KCU Announces Plans to Build a Dental School

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Kansas City University (KCU) is pursuing a college of dental medicine for its campus in Joplin, Missouri, to address the significant and growing oral health needs of the four-state region of southwest Missouri, northwest Arkansas, northeast Oklahoma, and southeast Kansas. 

In 2017, KCU established an additional medical school campus in Joplin to address the health needs of its rural area. Establishing a college of dental medicine aligns with KCU’s mission and builds upon its osteopathic foundation, which is rooted in a holistic philosophy of patient care, the university says.

“KCU has been successful in not only establishing a College of Osteopathic Medicine in Joplin, but continues to develop other programs that contribute to the overall health of the communities we serve,” said March B. Hahn, DO, president and CEO of KCU. 

“Our track record, combined with significant population health data and strong support from our Joplin community, gives us the confidence to move forward with this transformative project,” said Hahn. 

Nationally, KCU says, access to oral healthcare is a challenge in almost all rural areas. Nearly all of the counties within a 125-mile radius of Joplin qualify as Dental Health Professional Shortage Areas (DHPSAs) by the US Health Resources and Services Administration.

Currently, there are only three dental schools in the four-state area. Yet Missouri needs 376 additional dentists to remove the DHPSA designation. Oklahoma needs 166 dentists, and both Arkansas and Kansas need more than 100 to address these shortages. 

Over the past 12 months, KCU has completed a feasibility study to assess regional needs, projected the economic impact of the program, identified funding sources, and begun designs for the facility. 

Also, KCU has hired James Koelbl, DDS, MS, to serve as vice provost for oral health initiatives and spearhead the program. Koelbl has begun pursuing accreditation and identifying strategic partnerships.

“We believe an innovative, community-based dental education program will help bridge the gap between medical and dental care and expand access to care for children and adults in the region,” said Koelbl.

“Our community-based plan for offering oral health services will ensure our students have the experience in providing comprehensive care to a large and diverse group of patients in the region,” said Koelbl.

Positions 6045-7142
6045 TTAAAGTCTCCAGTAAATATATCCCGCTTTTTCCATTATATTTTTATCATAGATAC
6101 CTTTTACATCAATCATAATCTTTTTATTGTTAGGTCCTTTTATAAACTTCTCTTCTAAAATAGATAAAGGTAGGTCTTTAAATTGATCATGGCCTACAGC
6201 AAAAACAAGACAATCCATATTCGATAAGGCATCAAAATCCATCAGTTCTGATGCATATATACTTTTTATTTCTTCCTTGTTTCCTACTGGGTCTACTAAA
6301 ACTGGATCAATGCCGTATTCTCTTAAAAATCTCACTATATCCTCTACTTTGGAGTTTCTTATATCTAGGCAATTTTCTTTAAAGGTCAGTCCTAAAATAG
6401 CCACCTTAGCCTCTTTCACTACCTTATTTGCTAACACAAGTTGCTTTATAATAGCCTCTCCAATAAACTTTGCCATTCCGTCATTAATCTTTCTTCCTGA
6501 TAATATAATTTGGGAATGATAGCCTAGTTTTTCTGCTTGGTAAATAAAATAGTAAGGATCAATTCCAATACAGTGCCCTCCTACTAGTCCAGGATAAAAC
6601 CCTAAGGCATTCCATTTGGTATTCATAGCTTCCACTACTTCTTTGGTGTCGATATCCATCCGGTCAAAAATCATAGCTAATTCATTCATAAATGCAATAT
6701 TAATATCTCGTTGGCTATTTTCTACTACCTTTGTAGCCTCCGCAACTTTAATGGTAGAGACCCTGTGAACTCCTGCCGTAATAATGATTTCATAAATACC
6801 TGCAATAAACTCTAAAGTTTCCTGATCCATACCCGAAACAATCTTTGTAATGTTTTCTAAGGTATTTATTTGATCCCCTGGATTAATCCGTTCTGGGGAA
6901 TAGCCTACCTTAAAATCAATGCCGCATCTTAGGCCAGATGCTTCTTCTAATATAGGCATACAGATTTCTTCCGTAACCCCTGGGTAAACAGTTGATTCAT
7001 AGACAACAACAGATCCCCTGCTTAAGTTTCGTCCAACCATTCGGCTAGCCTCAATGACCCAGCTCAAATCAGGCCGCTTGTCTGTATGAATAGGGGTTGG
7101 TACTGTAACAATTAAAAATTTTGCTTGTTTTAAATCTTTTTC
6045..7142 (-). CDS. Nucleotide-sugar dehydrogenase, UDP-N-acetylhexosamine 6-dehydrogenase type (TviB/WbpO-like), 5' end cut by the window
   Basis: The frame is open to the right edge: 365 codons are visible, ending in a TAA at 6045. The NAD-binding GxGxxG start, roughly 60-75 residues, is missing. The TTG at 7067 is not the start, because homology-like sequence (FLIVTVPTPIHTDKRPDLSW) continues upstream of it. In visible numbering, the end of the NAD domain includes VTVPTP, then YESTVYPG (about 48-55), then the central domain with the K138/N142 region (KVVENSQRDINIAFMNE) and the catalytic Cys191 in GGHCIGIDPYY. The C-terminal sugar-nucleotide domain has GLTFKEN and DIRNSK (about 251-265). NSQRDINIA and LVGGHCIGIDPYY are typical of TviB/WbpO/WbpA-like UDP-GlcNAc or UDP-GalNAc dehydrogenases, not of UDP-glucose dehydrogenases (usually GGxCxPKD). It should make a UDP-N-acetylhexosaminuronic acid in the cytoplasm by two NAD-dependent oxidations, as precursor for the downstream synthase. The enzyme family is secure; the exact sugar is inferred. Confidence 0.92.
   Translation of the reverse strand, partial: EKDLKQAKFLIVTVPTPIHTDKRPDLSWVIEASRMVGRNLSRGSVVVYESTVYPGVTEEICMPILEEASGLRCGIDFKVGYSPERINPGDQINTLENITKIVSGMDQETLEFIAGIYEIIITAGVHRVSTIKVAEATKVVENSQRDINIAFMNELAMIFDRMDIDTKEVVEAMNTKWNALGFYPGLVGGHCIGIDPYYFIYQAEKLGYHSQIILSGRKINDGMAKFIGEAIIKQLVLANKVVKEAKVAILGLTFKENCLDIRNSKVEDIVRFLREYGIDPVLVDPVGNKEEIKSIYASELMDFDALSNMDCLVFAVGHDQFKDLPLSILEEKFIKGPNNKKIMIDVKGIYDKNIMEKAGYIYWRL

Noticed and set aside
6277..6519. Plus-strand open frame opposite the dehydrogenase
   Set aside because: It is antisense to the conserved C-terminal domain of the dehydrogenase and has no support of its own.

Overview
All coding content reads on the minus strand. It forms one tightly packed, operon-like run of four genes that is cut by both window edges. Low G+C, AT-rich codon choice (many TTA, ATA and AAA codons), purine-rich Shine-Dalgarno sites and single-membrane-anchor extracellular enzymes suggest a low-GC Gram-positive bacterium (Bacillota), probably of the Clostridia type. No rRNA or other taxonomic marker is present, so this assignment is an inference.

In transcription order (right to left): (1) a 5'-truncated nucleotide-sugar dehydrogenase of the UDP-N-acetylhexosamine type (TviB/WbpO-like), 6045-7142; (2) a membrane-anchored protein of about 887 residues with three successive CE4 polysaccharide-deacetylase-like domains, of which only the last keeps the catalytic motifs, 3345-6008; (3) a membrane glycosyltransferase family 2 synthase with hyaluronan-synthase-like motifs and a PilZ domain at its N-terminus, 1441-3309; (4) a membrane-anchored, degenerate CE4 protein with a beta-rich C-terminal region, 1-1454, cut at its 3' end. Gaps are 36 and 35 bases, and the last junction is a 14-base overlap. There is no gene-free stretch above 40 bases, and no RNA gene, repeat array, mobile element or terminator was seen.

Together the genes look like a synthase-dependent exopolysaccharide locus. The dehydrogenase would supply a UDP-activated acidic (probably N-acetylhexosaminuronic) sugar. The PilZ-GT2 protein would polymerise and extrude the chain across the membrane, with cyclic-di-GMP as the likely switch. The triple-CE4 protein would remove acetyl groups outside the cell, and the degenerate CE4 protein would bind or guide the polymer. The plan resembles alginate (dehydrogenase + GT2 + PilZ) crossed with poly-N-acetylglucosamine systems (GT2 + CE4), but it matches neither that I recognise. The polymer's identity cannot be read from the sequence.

The project’s anticipated cost of more than $80 million is twice that of KCU’s 2017 medical school expansion in Joplin. KCU has committed $40 million to funding this project, with the remainder from philanthropic efforts. 

As an economic driver for the multi-state region and the city of Joplin, the university expects the dental school to generate a financial impact of $45 million annually, support more than 200 jobs, and generate at least $1.7 million in state and local taxes. 

“Beyond the economic impact, there’s a significant investment in the lessons learned and the skills that will be offered in our community,” said Rudy Farber, chairman of Community Bank and Trust. 

“The tangible and intangible impacts are many and showcase the need for community support to help KCU achieve its goals,” said Farber.

With almost $20 million secured, KCU is halfway to its philanthropic goal. Donors include Harry Cornell, Sunderland Foundation of Kansas City, Rudy Farber, the Farber Foundation, and Larry McIntire, DO. 

KCU plans to break ground in 2020 and seat a class of 80 students in 2022.

“In our four-state region, the need and the opportunity to tackle the oral health crisis has never been greater. At KCU, we embrace both by identifying creative solutions, building partnerships, and training professionals to face today’s health issues head on,” said Hahn.

“With the support of generous donors and the broader community, we are in a unique and favorable position to help close this troubling gap and improve oral health outcomes for at-risk populations,” said Hahn.

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